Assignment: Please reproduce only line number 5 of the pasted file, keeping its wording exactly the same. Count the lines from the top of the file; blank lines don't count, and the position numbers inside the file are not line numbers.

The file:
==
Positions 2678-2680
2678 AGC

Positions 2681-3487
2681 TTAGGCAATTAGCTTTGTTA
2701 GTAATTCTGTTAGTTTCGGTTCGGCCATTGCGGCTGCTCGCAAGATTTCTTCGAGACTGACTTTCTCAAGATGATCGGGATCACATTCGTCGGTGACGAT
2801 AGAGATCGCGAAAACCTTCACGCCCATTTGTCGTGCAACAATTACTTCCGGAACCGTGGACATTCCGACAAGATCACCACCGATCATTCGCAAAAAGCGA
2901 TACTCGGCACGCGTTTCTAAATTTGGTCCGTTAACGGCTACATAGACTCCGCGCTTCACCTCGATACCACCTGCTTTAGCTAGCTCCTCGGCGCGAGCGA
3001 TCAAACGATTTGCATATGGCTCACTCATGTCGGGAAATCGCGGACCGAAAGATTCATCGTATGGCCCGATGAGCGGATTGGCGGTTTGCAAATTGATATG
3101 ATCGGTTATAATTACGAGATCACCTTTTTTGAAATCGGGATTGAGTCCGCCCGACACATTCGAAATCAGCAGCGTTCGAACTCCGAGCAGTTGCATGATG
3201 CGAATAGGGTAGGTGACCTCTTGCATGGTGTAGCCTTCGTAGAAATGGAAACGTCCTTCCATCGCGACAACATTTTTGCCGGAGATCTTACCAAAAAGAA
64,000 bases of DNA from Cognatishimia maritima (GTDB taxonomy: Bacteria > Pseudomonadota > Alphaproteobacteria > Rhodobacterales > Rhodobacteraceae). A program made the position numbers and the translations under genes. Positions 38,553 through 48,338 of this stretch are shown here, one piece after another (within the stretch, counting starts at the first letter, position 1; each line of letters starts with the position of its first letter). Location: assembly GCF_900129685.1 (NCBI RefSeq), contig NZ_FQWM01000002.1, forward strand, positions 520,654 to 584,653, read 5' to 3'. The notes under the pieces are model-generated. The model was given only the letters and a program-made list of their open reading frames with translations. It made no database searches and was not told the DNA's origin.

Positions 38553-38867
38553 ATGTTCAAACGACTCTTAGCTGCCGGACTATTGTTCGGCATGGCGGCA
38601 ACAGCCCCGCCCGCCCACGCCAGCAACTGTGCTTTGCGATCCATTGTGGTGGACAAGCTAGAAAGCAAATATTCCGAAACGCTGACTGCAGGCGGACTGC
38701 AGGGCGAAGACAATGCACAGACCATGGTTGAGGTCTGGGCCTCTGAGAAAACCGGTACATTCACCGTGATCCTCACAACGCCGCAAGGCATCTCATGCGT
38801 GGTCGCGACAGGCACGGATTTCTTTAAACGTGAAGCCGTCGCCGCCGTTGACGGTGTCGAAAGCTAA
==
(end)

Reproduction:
2701 GTAATTCTGTTAGTTTCGGTTCGGCCATTGCGGCTGCTCGCAAGATTTCTTCGAGACTGACTTTCTCAAGATGATCGGGATCACATTCGTCGGTGACGAT